Hydrogen peroxide included in the cleaning composition may generate oxygen and may be reacted with the impurities that remain on the substrate or the apparatus to oxidize the impurities. That is, hydrogen peroxide may be reacted with a metal to form a metal oxide. Simultaneously, the citrate salt may be reacted with the metal oxide that is a reaction product of hydrogen peroxide with the impurities to generate a water-soluble complex, so that citrate salt may prevent the reaction product from being re-absorbed onto the substrate or the apparatus. Furthermore, the cleaning composition including hydrogen peroxide, the citrate salt and water may have a high etching selectivity relative to a silicon wafer. Thus, the cleaning composition may not etch or damage the silicon wafer in a cleaning process.

The cleaning composition in accordance with an example embodiment of the present invention may be used to remove impurities that remain on an apparatus for forming an integrated circuit. The cleaning composition may effectively remove the impurities that remain on the apparatus without damaging the apparatus. In addition, the cleaning composition may prevent generation of particles by removing the impurities and may remarkably extend a life of the apparatus. Furthermore, the cleaning solution may not include an incendiary or toxic material and may not cause an environmental contamination.

Examples of the impurities that remain on an apparatus used for forming an integrated circuit may include a metal such as aluminum (Al), titanium (Ti), tungsten (W), copper (Cu), etc., a metal nitride such as aluminum nitride (AlNx), titanium nitride (TiNx), tungsten nitride (WNx), copper nitride (CuNx), etc., a silicide such as aluminum silicide (AlSix), titanium silicide (TiSix), tungsten silicide (WSix), etc., silicon oxide (SiO2), silicon nitride (SiNx) or indium tin oxide (ITO). The impurities that remain on the apparatus used for forming an integrated circuit may be roughly deposited, differently from a substrate. In addition, gas used for forming an integrated circuit may be diverse according to a purpose of process, so that the impurities may include various and complex components.

Examples of gas used for forming the integrated circuit may include an inorganic gas including O2, N2, Ar2, He2, H2S, NH3, N2O, a hydrogen compound gas including SH4, Si2H6, PH3, AsH3, SbH3, SeH2, H2Te, GeH4, B2H6, a halogen compound gas including BCl3, BF3, Cl2, HCl, CCl4, CFH3, C3F8, PF3, PF5, POCl3, SiH2Cl, SiCl4, PCl3, AsCl3 or an organic metal compound gas including (CH3)2Zn, (C2H3)2Zn, (CH3)2Cd, (C2H3)2Cd, etc.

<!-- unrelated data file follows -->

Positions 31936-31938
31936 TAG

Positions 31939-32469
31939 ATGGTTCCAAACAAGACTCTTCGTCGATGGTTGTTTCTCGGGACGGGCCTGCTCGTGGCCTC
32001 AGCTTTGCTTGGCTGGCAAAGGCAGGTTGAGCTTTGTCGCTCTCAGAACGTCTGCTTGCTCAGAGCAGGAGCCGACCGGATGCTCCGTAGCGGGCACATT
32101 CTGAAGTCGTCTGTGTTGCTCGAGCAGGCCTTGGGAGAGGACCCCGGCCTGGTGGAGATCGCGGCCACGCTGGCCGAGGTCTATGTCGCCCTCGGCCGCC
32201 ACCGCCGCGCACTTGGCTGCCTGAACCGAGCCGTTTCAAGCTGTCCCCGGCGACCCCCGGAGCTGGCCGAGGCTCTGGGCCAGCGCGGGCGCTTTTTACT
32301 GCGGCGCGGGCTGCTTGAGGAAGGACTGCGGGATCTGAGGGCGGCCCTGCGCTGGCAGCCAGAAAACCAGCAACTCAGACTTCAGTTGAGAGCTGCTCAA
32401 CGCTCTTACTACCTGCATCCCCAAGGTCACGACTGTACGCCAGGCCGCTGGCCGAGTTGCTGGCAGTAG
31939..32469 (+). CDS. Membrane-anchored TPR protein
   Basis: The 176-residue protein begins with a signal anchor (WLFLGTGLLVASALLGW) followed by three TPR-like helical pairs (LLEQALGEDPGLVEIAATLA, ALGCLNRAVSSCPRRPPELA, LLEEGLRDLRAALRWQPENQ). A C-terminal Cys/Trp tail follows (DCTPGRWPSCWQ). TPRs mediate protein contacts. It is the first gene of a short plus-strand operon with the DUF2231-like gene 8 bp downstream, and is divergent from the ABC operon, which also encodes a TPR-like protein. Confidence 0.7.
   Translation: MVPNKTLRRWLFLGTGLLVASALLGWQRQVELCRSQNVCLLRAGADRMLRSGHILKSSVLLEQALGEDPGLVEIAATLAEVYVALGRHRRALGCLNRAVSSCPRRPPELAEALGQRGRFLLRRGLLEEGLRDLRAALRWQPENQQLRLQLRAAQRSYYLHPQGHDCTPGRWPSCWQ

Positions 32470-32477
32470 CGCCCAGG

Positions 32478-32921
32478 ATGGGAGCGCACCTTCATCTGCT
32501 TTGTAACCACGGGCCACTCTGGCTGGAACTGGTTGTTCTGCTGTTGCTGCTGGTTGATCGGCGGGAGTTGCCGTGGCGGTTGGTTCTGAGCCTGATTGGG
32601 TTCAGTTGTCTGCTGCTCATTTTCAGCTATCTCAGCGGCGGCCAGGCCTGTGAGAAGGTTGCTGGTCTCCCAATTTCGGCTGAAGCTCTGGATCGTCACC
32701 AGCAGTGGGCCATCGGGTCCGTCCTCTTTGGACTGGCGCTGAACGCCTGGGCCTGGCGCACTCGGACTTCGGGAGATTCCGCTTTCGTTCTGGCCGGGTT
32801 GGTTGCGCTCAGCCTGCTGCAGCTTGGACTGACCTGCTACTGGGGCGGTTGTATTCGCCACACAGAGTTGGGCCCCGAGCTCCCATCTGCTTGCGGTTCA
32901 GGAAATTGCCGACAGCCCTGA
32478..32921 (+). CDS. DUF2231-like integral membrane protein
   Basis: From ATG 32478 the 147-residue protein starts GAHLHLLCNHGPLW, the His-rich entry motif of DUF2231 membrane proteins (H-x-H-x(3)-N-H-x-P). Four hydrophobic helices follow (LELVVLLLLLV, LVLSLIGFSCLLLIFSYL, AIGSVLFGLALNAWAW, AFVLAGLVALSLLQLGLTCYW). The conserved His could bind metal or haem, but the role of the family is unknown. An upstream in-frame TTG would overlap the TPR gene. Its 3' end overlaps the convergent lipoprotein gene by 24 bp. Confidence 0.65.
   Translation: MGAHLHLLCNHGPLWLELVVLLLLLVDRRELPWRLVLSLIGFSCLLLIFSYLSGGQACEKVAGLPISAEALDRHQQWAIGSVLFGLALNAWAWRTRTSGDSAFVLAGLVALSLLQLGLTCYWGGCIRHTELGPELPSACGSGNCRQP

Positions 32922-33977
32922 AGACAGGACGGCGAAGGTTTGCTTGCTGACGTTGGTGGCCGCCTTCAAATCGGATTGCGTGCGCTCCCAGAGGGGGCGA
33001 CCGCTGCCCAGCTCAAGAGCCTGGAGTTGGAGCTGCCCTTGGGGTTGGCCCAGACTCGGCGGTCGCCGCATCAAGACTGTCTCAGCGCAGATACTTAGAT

Ammonium hydrogen difluoride (NH4HF2) included in the cleaning composition may be reacted with all kinds of a metal and impurities that remain on the substrate or the apparatus in a manufacturing process. Thus, ammonium hydrogen difluoride may generate a complex including hydrofluoric acid (HF) by a reaction with the metals and the impurities as shown in the above reaction formulae 1.

Ammonium persulfate ((NH4)2S2O8) included in the cleaning composition may be dissolved into ammonium sulfate (NH4HSO4) and hydrogen peroxide (H2O2) in aqueous solution as shown in the following reaction formulae 4. Thus, ammonium persulfate may oxidize the impurities that remain on the substrate or the apparatus. Hydrogen peroxide may prevent a reaction product of ammonium hydrogen difluoride and the impurities from being re-absorbed onto the substrate or the apparatus.
(NH4)2S2O8+2H2O→2NH4HSO4+H2O2
2H2O2→2H2O+O2  (4)

The cleaning composition may effectively remove the impurities that remain on an apparatus including ceramic, aluminum (Al2O3), quartz (SiO2), a stainless metal, etc. The cleaning solution may be hardly reacted with ceramic and may be very weakly reacted with quartz and the stainless metal. Thus, the cleaning composition may be actively reacted with the impurities without changing a shape or a dimension of the apparatus, so that the cleaning composition may finely etch the impurities of the apparatus.

Method of Removing Impurities

A method of removing impurities of the present invention may be performed for removing residual impurities from a substrate for forming an integrated circuit or an apparatus used for forming the integrated circuit without damaging the substrate or the apparatus, and may prevent environmental contamination.

In the method of removing impurities, a cleaning composition is prepared. The cleaning composition includes about 4 to about 50 percent by weight of at least two compounds selected from the group consisting of citric acid, a citrate salt, a fluoride salt, hydrofluoric acid, hydrogen peroxide and ammonium persulfate, and a remainder of water. The cleaning composition may be substantially the same as a cleaning composition that is described above.

The impurities are removed from the substrate or the apparatus using the cleaning composition. In one example embodiment of the present invention, the substrate or the apparatus including the impurities may be immersed in a cleaning bath including the cleaning composition. In another example embodiment of the present invention, an ultrasonic cleaning process may be further carried out for the substrate or the apparatus.